I'm swept away. If my favorite writer is Stephen King, my favorite kind of books are books about Stephen King. There have been times that I've wondered if I actually enjoy reading books about King as much as I love reading King himself. Nah. Well, maybe. . .
I'm currently reading Tracing the Trails: A Constant Reader's Reflections on the Work of Stephen King, by Chad Clark. And yeah, I'm pretty much in love already. I was familiar with the project -- a plan to read all of King's work in order -- from the blog. What I didn't know until the other night is that the blog had been transformed into a wonderful book. And it's a gem.
What I love about some so many of the books about King is that they reflect and articulate my own journey with the author. Moments I felt were solely mine turn out to be shared experiences. We all shared 9/11. But we also, we all knew we were sharing the moment. In the introduction, Richard Chizmar shares how he first encountered King, at almost the same age I did. And I too remember the day IT was released (I was a kid) and how the book was like stacked bricks in the bookstore.
Clark's book gets to the point quickly. Discussing the novels first, he opens with reviews of Carrie, Salem's Lot and The Shining. Clark does take time to give some insights on the movie version of The Shining, only because it has become so controversial. Like him, I enjoy the movie very much, and can simply shrug and say it stands as its own thing; its own art.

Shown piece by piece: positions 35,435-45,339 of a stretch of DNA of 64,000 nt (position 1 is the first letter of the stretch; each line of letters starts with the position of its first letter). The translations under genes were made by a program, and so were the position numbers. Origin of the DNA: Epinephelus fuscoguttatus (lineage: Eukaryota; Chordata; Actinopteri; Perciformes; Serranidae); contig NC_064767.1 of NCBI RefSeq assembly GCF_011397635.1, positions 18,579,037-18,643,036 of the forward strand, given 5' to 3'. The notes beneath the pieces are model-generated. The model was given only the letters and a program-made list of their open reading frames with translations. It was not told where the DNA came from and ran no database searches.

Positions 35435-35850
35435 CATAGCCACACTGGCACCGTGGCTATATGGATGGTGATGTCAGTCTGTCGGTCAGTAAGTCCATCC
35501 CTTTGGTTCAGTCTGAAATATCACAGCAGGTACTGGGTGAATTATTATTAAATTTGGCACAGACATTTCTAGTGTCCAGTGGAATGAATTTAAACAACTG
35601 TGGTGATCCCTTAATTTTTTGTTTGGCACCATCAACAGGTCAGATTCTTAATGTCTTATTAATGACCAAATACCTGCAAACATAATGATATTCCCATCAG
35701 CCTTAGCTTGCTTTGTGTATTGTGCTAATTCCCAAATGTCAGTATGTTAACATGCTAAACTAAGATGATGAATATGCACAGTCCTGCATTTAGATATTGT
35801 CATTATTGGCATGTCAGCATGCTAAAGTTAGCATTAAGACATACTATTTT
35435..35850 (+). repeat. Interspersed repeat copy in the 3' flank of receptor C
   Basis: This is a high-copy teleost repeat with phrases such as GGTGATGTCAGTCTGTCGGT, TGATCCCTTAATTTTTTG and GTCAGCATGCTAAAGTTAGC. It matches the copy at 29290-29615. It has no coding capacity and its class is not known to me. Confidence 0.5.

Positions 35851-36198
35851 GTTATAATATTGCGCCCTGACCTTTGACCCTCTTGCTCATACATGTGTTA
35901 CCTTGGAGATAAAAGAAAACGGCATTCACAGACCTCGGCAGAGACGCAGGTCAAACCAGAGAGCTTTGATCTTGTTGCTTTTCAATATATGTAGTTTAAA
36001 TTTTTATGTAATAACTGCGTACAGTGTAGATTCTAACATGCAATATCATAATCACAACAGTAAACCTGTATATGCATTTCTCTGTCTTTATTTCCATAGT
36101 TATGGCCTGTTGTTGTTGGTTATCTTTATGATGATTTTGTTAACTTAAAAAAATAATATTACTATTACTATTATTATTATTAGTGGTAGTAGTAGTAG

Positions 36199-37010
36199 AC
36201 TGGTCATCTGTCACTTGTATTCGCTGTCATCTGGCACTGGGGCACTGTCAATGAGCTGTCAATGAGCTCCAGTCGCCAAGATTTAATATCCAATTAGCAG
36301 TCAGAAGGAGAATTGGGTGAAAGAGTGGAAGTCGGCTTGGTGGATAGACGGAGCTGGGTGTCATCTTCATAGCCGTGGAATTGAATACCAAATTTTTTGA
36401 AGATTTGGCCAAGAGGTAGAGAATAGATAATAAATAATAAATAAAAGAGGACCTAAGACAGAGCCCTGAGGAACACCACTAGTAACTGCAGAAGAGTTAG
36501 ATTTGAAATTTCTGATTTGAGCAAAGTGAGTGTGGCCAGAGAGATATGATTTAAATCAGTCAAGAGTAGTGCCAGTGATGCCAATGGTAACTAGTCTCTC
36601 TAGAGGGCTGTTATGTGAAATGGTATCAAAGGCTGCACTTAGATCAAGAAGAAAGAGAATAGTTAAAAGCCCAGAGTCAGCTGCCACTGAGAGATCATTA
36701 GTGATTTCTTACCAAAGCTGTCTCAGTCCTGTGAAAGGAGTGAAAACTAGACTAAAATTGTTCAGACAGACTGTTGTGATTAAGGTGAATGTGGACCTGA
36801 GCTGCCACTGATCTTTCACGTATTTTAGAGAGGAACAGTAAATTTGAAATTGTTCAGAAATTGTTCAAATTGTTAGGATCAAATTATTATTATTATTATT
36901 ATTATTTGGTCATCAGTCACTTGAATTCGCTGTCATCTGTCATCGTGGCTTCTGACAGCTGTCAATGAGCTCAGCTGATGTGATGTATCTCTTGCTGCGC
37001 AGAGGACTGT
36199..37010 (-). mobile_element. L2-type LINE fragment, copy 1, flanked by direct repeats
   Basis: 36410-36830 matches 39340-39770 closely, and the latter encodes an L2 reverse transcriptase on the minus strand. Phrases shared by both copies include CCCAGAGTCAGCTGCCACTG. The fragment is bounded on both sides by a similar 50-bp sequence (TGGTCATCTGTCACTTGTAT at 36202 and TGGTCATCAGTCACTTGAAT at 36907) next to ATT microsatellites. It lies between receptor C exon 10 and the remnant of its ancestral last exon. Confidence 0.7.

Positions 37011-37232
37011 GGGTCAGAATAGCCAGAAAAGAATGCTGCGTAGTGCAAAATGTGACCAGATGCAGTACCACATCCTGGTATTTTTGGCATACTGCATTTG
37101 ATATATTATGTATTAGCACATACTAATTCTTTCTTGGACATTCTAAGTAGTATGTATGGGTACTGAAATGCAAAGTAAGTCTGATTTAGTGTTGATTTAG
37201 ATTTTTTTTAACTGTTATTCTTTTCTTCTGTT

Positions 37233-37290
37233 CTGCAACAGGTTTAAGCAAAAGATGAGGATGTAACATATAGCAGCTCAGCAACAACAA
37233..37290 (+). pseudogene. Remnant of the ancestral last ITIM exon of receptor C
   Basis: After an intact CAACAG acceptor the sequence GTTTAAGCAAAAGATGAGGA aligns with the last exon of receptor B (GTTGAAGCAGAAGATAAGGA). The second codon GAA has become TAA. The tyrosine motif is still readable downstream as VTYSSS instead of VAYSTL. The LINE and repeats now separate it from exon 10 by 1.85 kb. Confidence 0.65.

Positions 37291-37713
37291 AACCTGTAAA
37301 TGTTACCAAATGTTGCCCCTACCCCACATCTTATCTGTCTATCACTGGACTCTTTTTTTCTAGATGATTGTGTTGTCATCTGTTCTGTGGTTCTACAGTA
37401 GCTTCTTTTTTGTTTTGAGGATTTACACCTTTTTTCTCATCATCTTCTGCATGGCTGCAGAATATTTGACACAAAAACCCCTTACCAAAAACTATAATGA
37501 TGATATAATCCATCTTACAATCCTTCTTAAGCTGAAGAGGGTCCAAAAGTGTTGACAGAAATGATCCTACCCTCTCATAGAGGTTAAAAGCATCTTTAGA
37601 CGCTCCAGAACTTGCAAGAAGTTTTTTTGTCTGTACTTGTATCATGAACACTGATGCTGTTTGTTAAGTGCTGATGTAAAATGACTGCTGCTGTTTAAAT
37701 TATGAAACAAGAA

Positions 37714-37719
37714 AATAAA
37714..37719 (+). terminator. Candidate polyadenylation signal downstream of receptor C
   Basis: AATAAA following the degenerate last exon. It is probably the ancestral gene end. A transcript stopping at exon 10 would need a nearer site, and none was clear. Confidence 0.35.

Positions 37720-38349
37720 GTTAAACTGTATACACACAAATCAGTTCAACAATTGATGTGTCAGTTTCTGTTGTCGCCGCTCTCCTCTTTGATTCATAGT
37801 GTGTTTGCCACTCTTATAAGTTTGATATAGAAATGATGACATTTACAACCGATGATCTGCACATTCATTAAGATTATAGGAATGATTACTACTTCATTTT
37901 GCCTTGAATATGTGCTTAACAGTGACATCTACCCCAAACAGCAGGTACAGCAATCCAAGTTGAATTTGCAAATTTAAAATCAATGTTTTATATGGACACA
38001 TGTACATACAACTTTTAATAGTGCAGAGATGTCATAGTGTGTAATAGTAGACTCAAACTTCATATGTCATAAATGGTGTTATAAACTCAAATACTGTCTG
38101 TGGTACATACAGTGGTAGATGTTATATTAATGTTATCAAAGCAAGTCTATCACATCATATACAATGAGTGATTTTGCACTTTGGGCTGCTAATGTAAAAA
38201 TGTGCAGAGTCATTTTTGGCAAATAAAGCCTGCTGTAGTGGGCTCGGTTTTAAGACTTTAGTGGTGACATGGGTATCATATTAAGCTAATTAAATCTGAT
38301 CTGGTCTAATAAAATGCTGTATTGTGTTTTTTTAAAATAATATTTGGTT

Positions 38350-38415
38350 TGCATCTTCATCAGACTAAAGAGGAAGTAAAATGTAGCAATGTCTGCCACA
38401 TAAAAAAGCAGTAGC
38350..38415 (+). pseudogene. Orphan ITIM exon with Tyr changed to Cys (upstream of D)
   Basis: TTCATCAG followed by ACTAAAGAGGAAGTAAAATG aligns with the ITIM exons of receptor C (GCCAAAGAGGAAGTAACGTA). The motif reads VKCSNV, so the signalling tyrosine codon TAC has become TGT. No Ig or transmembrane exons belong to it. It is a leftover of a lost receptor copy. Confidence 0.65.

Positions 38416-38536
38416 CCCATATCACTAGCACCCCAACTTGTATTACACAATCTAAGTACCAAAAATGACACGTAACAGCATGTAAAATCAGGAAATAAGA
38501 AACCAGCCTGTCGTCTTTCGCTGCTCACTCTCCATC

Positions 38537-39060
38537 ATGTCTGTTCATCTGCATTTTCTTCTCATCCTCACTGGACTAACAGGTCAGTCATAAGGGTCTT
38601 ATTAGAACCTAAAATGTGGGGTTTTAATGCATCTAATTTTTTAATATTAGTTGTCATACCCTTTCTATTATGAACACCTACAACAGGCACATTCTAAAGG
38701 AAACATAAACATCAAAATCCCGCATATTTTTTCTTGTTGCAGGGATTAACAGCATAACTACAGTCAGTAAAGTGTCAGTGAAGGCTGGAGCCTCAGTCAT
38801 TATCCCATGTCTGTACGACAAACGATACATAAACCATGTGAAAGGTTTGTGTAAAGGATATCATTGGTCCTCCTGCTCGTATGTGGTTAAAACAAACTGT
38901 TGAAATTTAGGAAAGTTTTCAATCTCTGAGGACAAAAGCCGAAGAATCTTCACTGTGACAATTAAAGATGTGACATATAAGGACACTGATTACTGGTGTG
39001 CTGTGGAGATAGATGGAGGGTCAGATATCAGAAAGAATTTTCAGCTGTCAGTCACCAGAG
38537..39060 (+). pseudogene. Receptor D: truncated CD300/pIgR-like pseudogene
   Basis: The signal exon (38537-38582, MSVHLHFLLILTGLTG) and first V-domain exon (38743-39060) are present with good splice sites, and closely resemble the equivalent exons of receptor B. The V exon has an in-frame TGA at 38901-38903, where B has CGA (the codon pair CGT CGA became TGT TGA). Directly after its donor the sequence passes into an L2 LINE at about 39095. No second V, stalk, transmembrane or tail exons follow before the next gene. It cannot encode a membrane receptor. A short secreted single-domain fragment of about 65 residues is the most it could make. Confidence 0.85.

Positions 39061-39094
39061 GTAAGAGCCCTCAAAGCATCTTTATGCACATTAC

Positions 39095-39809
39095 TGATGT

It is when he came to The Stand that I felt the deepest connection to Clark. Like Clark, I was introduced to the Stand in it's unabridged format. For years it was not available in audio (my preferred avenue) so I developed other means of listening to the book. In the 90s I became a member of an audio book store that had tapes of the original version of The Stand. Later (when I had more money) I bought the tapes off the internet, sent them to a company, who recorded them digitally for me. But imagine how happy I was when The Stand unabridged finally came out on Audio and CD.
Clark's essay's so far are spot on. You don't have to agree with him on every point to enjoy the road trip with him. The book is like a long drive (or for me, listening while running, a long run) with a good friend who is familiar with every Stephen King book. Clark doesn't try to be a scholar, he just shares simply what he likes or doesn't like about the book -- like your friend would.